Design used to be considered the icing on the cake, declared Bloomberg Businessweek editor Josh Tyrangiel as he kicked off the magazine’s Design 2013 conference at San Francisco’s De Young Museum on Monday. But over the past two years, says Tyrangiel, “There’s been a fundamental change in the way businesses of all kinds view design. For decades, design was thought of almost as an indulgence. But today there are countless examples of designers leading the way.” Tyrangiel says that his hope for the conference was to “change the way participants think about their lives or work.”
Tyrangiel would have us start with four concerns: cities, redesign, information, and imagination. At least, those were the titles for the conference’s four seemingly disconnected yet often overlapping sessions. Architects and landscape architects, graphic designers and software designers, journalists and filmmakers, and others took up these standards in a daylong discussion of their work in design and where they see it going. Those four sessions might have been folded up into two concerns that came up over and over: building community and story telling.
For Thom Mayne, FAIA, the 2013 AIA Gold Medal winner, making cities responsive to current “urban forces” is today’s challenge. “The city is the most compelling problem facing us in the 21st century,” Mayne says. “Cities represent the cumulative nature of our culture, but today the notion of a literal history is completely meaningless. As an architect, design requires a completely new way of thinking that represents contemporary society.” Building cities means building communities. Mayne says that his design for the San Francisco Federal Building—with its distribution of public spaces throughout—is a way of creating “conduits of conversation,” a way to break down barriers.
Jeanne Gang, FAIA, founder and principal of Chicago’s Studio Gang Architects, touched on community and connectedness in her discussion of Studio Gang’s design for the Arcus Center for Social Justice Leadership in Kalamazoo, Mich., a project that Gang describes as the “first purposefully built social justice center in the country.” Gang says that designers must work with all 7 billion people on the planet in mind. “We need to expand our definition of infrastructure,” she says. “Is it possible for architecture to help make people want to live closer together? Our patterns of urbanization really do matter.” Green infrastructure is also important, Gang says. Her project at Northerly Island in Chicago—converting a former airfield to an ecological preserve—is “highly designed but at the same time wild.” Says Gang, “Wild patches connected with industrial sites are better habitat than suburban lawns. We’re interested in architecture that increases the desirability of compact urban living.”
Janette Sadik-Khan—who, as commissioner of New York City’s Department of Transportation, has some experience with cities—described how her city is transforming streets into vibrant public spaces by creating designated bike and bus lanes as well as pedestrian plazas like the new Times Square. “You can literally paint the city you want to see,” she says, adding that retail activity has increased along protected bike lanes by 50 percent. “Design can tell you—take your business elsewhere or have a vital, active space.”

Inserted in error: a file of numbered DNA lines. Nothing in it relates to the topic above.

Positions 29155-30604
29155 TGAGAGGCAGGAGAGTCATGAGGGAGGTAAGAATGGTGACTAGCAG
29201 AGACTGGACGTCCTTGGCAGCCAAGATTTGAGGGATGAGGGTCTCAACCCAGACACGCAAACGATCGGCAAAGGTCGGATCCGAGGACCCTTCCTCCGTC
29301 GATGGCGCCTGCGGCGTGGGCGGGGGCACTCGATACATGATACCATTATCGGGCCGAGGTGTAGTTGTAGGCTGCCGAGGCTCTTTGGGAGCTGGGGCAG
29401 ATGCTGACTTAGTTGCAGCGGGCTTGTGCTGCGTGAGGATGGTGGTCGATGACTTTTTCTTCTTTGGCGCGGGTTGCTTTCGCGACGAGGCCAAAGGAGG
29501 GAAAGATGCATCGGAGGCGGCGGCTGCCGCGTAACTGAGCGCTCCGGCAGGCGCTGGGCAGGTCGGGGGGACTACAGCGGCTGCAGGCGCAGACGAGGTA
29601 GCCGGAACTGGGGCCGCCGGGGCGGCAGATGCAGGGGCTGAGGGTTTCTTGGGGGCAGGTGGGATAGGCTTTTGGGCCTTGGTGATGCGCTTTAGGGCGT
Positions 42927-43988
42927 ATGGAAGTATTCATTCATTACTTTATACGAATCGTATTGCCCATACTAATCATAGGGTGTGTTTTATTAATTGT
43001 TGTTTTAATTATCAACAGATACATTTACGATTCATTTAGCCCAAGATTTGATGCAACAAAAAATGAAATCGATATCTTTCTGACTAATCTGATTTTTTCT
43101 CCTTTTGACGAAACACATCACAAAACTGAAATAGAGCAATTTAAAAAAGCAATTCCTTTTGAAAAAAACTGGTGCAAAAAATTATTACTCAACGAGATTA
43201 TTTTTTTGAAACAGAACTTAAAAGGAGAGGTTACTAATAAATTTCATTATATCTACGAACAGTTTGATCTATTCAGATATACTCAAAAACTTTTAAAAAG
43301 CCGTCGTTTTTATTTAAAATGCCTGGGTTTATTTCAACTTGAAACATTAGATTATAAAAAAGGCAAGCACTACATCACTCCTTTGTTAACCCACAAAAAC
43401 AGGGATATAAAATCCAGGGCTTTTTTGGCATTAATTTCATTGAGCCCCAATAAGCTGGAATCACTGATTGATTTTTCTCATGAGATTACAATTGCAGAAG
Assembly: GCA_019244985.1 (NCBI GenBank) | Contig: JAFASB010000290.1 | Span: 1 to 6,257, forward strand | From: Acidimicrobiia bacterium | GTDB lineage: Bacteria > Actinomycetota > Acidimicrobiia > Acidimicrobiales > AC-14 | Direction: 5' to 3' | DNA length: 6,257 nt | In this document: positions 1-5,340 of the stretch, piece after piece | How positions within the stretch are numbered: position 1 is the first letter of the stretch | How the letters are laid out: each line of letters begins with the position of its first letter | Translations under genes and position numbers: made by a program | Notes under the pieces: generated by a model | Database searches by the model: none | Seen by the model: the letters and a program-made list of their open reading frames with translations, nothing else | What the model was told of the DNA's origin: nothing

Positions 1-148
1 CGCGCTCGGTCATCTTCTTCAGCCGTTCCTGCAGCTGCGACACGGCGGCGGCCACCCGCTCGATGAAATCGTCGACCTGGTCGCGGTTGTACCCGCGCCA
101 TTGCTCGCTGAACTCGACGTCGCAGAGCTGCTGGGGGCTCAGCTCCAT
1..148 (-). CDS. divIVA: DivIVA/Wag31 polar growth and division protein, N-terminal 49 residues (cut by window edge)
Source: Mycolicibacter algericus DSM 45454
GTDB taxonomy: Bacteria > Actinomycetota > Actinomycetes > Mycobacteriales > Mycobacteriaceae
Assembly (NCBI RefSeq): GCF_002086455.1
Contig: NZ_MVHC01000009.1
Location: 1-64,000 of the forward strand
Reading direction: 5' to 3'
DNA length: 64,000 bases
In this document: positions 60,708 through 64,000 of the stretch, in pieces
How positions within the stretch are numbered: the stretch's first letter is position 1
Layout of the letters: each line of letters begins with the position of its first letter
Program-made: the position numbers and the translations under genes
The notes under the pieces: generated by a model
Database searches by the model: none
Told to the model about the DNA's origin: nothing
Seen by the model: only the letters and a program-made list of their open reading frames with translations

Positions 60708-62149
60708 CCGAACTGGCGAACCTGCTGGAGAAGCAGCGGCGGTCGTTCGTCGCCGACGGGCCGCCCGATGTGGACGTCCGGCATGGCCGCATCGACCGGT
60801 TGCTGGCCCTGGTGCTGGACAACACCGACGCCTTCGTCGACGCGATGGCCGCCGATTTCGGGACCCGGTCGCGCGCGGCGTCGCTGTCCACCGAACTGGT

Sadik-Khan isn’t alone in seeking top-down design solutions for cities. Stephen Doyle, creative director of Doyle Partners, spoke about wanting to use design to “infiltrate public space” and to engage the public through “enchantment, surprise, and humanity.” Yves Behar, founder of the industrial-design and brand-strategy firm fuseproject and chief creative officer of Jawbone—a wearable personal electronics firm—said that designers are now at the table as business partners. (Jawbone won an Industrial Designers Society of America Design of the Decade Award in 2010.) “Fifteen years ago, CEOs didn’t understand how design would make a difference.” There’s been a sea change in American industry, Behar says, which is “now more about design” than the U.S. market’s counterparts across much of Europe.
Behar has opened up his own design process to public comment via crowd funding, which generates not just resources but community. But design can spur community IRL, also. Partners & Space co-founder and co-creative director Anthony Sperduti described how he helped J. Crew revitalize its menswear division by buying an old liquor store in Manhattan and making the site a gathering place for clientele, complete with an art-gallery fitting room and copies of What A Man Should Know lining the shelves. “Brands need to be personal, not corporate, and have a point of view,” Sperduti says.
Part of building a community is designing tools that allow communities to build themselves. Pentagram’s Edward Opara previewed a project in the works, Blopboard, that would allow users to vote on a client’s products or social issues in real time. Glen Cummings, principal at MTWTF, described an interactive “traveling exhibit” on New York’s 7 bus line created by his firm, who worked in collaboration with students from Columbia University. Students traveling the “7 Safari” rode the line and made podcasts about the surrounding natural history viewed from the window—what Cummings calls “mass transit as an ecological experience.” The idea was later copied for Beijing’s 4-line.
“We’ve barely scratched the surface of what we can do,” says Carl Bass, president and CEO of Autodesk, during a conversation with Bloomberg Television’s Cory Johnson. Bass says that designers must maximize the “infinite potential” of computational design: Invention happens all the time, Bass says. But innovation is taking that invention to market in a successful way. “Let people take reasonable risks—hire smarter, more creative, more talented people than you.”